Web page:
That’s why it’s important, after recognizing the need to change, that you take IMMEDIATE action. To take some initial, SMALL steps that seem irrelevant at first. Until they finally become part of your routine (remember the part of building habits before?) and will start working at a subconscious level.

Taking into account the previous example, that John commits to a single action: to do 10 push-ups in the morning for ten straight days. Nothing else matters, only those 30 seconds of sweat anytime he gets out of bed.

Because after a while, and before he even notices it, a kind of magic will have happened: in one, perhaps in two or even in three months, suddenly he will have this “strange” habit of doing pushups EVERY morning. Yes, until it has become exactly that: a HABIT.

By having induced a certain behavior repeatedly, his attitude has automatically changed. Now he really FEELS, not just thinks, how important it is to change his lifestyle and eating habits. He is already on the right track, without “even trying it”, just because he started with what was apparently insignificant: 10 pushups every morning.

Humans, and especially our brains, are complex. But curiously enough, it is simplicity that usually has a deeper and stronger impact on us. So anytime you’re thinking about changing something, stop. Instead, just do it (it’s not a coincidence that the NIKE slogan is a timeless success). Literally.

It’s amazing how our brains react to action. For instance, most people still believe the good, old “do what you love” or “follow your passion”, especially in terms of following a career or having an occupation that will put money in your pocket.

But while this sounds tremendously sexy and appealing, the truth of the matter is that the world most likely doesn’t give a shit about what you like.

Now imagine the opposite: that you perhaps hate accounting and that numbers were never something you were really into. Still, you spotted a great need in your country to help small business owners or entrepreneurs who are struggling with having their tax forms correctly filled. And so, you decided to give it a try.

One year later you are financially independent and the most respected accountant in your field. And guess what? Now you are passionate about it!

All because you started doing a certain behavior that led to a new attitude – and if you had looked for the right attitude first (the one of enjoying accounting), you would have probably waited forever. This is just a clear example of how changing behavior and taking action is the most effective way to have the right attitude about it.

So stop overthinking and only caring about the things you like (which is the same thing to say that you keep yourself in your comfort zone). Instead, look for what you want to achieve and where you would like to be and take that as a motivator to start doing something, even if your lazy brain is telling you not to.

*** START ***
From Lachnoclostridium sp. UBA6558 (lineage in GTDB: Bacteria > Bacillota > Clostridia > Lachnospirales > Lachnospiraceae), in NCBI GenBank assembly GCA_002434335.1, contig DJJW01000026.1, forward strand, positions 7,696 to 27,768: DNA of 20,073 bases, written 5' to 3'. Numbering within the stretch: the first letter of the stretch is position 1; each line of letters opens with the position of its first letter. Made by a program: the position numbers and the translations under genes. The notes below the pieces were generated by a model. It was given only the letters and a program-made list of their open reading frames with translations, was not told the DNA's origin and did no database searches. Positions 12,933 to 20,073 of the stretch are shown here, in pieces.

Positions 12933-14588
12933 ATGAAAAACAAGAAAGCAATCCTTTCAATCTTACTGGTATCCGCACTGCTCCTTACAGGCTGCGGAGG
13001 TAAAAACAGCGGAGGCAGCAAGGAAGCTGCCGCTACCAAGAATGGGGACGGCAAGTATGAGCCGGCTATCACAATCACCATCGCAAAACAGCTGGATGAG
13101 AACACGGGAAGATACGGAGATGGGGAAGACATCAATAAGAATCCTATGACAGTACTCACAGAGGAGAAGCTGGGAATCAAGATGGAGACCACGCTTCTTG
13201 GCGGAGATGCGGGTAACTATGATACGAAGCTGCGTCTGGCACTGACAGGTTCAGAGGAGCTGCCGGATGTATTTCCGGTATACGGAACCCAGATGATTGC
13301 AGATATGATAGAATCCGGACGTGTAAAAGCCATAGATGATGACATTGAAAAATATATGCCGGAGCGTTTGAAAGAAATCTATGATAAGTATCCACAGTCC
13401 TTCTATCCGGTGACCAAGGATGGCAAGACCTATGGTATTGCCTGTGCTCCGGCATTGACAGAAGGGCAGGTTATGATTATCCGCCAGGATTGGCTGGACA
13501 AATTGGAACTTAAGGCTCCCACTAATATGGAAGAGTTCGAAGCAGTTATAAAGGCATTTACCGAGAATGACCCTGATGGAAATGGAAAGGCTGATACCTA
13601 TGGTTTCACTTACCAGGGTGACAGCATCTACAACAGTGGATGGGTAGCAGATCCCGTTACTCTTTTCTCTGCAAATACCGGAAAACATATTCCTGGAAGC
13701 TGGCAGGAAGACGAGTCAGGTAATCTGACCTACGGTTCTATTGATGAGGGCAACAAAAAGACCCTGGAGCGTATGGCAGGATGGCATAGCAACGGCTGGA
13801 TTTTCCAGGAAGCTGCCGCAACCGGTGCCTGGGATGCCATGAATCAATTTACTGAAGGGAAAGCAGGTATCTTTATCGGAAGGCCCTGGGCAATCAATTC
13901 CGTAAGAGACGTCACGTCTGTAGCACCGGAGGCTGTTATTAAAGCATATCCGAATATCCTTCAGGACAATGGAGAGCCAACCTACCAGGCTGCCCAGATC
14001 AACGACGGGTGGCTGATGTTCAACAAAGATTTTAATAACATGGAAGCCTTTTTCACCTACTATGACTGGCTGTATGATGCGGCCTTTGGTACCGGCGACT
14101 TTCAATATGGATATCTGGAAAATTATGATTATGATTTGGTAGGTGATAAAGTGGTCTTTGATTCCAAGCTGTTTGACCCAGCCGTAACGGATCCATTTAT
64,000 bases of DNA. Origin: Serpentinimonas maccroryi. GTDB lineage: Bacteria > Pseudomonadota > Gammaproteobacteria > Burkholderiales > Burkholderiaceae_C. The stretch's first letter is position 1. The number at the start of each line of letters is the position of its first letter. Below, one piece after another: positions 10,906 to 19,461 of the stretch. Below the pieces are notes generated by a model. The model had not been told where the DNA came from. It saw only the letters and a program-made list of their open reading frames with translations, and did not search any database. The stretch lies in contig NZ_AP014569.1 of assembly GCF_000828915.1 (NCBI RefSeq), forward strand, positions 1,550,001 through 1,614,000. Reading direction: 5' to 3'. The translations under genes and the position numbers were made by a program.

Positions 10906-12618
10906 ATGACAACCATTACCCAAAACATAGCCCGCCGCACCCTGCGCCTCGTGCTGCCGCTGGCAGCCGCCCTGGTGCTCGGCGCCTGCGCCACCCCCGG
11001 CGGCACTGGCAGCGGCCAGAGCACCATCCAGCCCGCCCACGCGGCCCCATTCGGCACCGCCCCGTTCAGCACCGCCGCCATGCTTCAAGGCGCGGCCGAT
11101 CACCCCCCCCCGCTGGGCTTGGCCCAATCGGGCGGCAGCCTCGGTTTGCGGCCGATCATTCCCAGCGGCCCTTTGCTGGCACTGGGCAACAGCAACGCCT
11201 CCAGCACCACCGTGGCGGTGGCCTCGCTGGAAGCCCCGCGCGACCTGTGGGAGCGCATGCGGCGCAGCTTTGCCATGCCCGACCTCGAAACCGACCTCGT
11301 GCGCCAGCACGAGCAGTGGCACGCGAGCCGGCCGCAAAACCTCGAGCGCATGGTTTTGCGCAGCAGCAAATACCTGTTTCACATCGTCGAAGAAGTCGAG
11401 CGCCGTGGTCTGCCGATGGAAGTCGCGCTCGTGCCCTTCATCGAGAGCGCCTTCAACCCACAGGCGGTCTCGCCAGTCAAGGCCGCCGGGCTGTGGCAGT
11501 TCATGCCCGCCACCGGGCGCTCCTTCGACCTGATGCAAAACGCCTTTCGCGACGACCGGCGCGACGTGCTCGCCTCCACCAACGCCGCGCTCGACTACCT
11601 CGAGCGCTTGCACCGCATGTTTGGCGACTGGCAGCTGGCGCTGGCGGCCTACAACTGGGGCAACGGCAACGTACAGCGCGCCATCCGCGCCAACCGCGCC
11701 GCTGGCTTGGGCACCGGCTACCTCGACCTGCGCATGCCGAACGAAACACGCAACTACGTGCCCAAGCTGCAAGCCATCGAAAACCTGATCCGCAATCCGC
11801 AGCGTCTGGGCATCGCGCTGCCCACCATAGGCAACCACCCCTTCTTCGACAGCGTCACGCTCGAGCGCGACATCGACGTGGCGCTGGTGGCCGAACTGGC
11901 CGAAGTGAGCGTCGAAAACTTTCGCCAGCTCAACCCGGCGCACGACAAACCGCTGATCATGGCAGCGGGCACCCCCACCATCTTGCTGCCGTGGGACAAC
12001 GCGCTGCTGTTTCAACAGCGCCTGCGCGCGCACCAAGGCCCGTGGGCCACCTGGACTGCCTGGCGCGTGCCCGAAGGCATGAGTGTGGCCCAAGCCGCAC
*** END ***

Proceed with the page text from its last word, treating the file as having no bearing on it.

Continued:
So talk to that girl, even if you feel you first “need” to watch a couple of videos on Youtube teaching you the right things to tell her. Why? Because even if NOW you hate the process that leads to it, you know that you love women, and so you just need to do the things that will lead to a more abundant sexual life.

Or when you know you want to develop the habit of writing every day and eventually start a blog or an email list, but you are still researching the best topics and things to write about.

Well, guess what? You can exactly write about the process of writing (how difficult it is, what your struggles are, etc), until you get so used to do it that you will find yourself writing about other things in a “natural way”.

Or even when you know you hate physical exercise, but you love the idea of being in shape. And so, you start hitting the gym, forcing yourself to do something you don’t really want, until it finally sticks – and you realize that working out is actually not that bad.

This is basically the “fake it until you make it” you have heard so many times, mixed with the “3-second rule” of Mystery plus whatever rule or motivational hack you want to add here.

It’s all about taking action – from taking the very first action until keeping it, with marginal improvements every single day – and changing your behavior until your mind catches up with and gets used to it.

Because action, even if in its smallest form, is the mother of all changes. And the more action you take, the more you will keep that action rolling – that’s also called momentum, this powerful force that explains how we basically went from being cavemen to putting people in Space.

Sure, you may fall back into old habits and eventually start everything all over again. Or you may try to change a behavior that will lead nowhere. But in most cases, you will change and be in a better position than when you first started it.

The secret sauce is that there is no secret sauce: it’s all about taking action and learning from EXPERIENCE. So don’t change your attitude, change your behavior.